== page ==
Government of Canada recognizes the national historic significance of Marie Rose (Delorme) Smith
From: Parks Canada
During her long life, Smith exemplified leadership as a Métis woman, community builder, homesteader, rancher and author.
January 27, 2023
National historic designations reflect the rich and varied heritage of our country and provide an opportunity for Canadians to learn more about our diverse history. Marie Rose (Delorme) Smith successfully ran her family’s ranch in Southern Alberta at the turn of the 20th century and established a small cottage industry in a pioneer town, while still maintaining her Métis culture and skills by serving as a medicine woman and midwife. She also owned her own property at a time when few Euro-Canadian women, and even fewer Indigenous women, were able to do so.
Today, the Honourable Steven Guilbeault, Minister of Environment and Climate Change and Minister responsible for Parks Canada, announced the designation of Marie Rose (Delorme) Smith as a person of national historic significance under Parks Canada’s National Program of Historical Commemoration, on the recommendation of the Historic Sites and Monuments Board of Canada.
Born in 1861 in Saint François-Xavier (Red River), Marie Rose spent several years at the Grey Nuns boarding school in Saint Boniface, Manitoba, before rejoining her family in their yearly routine of leaving the Red River to cross the plains, hunting and trading with First Nation peoples. She was married to Charlie Smith in 1877 and, together, they built a house and barn on the Jughandle Ranch in Alberta where they raised 17 children. Following Charlie’s death in 1914, Marie Rose established a boarding house in the town of Pincher Creek, took a second homestead, served as a midwife and medicine woman, and took the time to write her memoirs. As an author, she is a rare example of a Métis chronicler of the roles of Métis women during the fur trade, buffalo hunting, and homesteading periods, and of the cultural changes on the prairies. Her life spanned a full century –1861 to 1960.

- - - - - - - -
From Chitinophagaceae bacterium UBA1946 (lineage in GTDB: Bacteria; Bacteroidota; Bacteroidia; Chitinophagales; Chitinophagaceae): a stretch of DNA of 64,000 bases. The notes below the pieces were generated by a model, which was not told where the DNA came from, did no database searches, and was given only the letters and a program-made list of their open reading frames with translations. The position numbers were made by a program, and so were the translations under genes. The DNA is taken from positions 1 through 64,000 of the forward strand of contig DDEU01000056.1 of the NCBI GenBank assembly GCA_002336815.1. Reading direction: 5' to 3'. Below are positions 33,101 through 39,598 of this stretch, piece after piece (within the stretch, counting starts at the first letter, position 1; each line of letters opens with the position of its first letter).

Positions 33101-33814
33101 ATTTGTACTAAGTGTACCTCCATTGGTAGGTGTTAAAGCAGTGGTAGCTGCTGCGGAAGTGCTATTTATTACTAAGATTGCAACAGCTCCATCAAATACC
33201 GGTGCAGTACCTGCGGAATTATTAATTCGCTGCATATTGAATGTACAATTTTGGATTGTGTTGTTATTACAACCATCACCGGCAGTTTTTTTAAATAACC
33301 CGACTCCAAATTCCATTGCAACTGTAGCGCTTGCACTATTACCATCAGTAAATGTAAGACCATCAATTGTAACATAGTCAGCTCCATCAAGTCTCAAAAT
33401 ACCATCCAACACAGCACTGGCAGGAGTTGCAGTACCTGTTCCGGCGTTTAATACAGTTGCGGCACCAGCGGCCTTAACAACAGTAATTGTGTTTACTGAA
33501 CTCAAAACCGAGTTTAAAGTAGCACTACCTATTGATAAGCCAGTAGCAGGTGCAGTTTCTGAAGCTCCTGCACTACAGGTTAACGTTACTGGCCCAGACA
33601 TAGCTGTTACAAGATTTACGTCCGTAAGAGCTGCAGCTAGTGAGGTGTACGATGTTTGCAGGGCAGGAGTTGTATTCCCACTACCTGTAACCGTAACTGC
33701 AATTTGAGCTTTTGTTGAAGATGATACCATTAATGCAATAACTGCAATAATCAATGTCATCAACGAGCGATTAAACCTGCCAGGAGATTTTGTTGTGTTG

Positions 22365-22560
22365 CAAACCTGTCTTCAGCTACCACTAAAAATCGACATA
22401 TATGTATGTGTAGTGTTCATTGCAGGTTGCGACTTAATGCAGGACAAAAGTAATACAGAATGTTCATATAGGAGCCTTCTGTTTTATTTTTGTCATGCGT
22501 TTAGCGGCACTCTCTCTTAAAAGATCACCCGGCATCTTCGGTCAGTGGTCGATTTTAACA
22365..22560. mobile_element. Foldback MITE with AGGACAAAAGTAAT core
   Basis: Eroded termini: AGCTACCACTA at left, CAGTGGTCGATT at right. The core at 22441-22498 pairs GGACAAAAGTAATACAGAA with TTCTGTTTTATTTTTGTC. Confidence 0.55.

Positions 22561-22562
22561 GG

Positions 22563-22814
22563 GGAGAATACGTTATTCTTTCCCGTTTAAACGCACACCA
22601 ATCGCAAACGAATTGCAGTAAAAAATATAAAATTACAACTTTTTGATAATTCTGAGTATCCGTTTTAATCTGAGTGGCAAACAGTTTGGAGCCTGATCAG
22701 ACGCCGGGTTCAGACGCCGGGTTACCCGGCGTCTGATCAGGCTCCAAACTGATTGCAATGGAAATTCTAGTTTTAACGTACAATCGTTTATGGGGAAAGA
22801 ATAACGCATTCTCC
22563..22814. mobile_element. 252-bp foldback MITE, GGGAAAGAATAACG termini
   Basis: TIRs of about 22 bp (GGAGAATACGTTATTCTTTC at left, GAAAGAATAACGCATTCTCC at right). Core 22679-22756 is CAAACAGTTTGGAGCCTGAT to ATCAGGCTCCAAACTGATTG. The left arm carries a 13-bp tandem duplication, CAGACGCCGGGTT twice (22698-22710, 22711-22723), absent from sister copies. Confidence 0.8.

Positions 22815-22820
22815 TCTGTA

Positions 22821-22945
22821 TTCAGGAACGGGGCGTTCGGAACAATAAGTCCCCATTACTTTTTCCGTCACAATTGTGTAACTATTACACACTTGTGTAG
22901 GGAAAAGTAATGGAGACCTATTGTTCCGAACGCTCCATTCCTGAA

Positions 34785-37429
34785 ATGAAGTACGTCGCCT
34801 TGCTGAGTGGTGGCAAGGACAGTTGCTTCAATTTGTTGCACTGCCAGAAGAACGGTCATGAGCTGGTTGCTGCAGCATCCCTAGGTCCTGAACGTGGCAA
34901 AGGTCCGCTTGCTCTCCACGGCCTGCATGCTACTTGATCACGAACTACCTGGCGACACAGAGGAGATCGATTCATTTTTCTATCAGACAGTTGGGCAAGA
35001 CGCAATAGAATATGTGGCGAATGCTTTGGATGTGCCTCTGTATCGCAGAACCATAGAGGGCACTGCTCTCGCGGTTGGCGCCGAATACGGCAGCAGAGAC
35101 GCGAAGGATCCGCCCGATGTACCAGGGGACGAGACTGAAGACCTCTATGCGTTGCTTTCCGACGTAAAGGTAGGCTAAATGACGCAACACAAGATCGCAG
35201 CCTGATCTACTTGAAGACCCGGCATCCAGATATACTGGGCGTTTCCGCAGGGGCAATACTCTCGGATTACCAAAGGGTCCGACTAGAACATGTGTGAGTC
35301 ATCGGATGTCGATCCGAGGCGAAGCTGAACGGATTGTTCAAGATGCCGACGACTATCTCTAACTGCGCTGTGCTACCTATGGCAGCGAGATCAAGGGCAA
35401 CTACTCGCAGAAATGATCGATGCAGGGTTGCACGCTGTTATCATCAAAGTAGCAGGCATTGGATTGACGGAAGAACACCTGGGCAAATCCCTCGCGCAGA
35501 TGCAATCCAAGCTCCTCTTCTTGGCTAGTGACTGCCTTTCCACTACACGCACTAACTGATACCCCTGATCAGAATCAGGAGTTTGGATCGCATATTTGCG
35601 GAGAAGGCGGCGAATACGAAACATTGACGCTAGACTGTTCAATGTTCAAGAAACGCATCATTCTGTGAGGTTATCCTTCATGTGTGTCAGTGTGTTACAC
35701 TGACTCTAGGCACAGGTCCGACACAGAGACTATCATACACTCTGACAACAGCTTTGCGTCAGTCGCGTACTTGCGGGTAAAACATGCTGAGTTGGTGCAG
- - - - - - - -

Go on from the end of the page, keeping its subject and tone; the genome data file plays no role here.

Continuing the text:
The Government of Canada, through the Historic Sites and Monuments Board of Canada, recognizes significant persons, places, and events that have shaped our country as one way of helping Canadians connect with their past. By sharing these stories with Canadians, we hope to foster understanding and reflection on the diverse histories, cultures, legacies, and realities of Canada’s past and present.
The commemoration process is largely driven by public nominations. To date, more than 2,200 designations have been made. To nominate a person, place or historic event in your community, please visit the Parks Canada website for more information: https://www.pc.gc.ca/en/culture/clmhc-hsmbc/ncp-pcn/application.
“Marie Rose (Delorme) Smith exemplifies the strength and resilience of Métis women and the major contributions they have made, and continue to make, in all sectors of society. Stories like hers demonstrate the unique lives and experiences that make up history in Canada. By commemorating the national historic significance of individuals like Marie Rose, we help to share these stories with Canadians and hope to foster better understanding of Indigenous peoples’ perspectives, cultures, and traditions.”
The Honourable Steven Guilbeault
Minister of Environment and Climate Change and Minister responsible for Parks Canada
“We are pleased to see Marie Rose (Delorme) Smith recognized as a person of national historic significance. Métis women and mothers were the backbones of our communities, and carried so much culture and knowledge for our communities. They are the unsung heroes and their stories need to be told.”
Consultation Coordinator, Métis Nation of Alberta Region 3
- Parks Canada is committed to working in partnership with Indigenous peoples to recognize, commemorate, and share Indigenous histories. Collaborating with numerous Indigenous groups across Canada, Parks Canada and Indigenous peoples are partners in conserving natural and cultural heritage and sharing the stories of these treasured places.
- Created in 1919, the Historic Sites and Monuments Board of Canada advises the Minister of Environment and Climate Change regarding the national significance of persons, places, and events that have marked Canada’s history. Together with Parks Canada, the Board ensures that subjects of national historic significance are recognized under Parks Canada’s National Program of Historical Commemoration and these important stories are shared with Canadians.
- Parks Canada is committed to working with Canadians in our efforts to tell broader, more inclusive stories in the places that it manages. In support of this goal, the Framework for History and Commemoration outlines a new, comprehensive, and engaging approach to sharing Canada’s history through diverse perspectives, including shedding light on tragic and difficult periods of Canada’s past.
Office of the Minister of Environment and Climate Change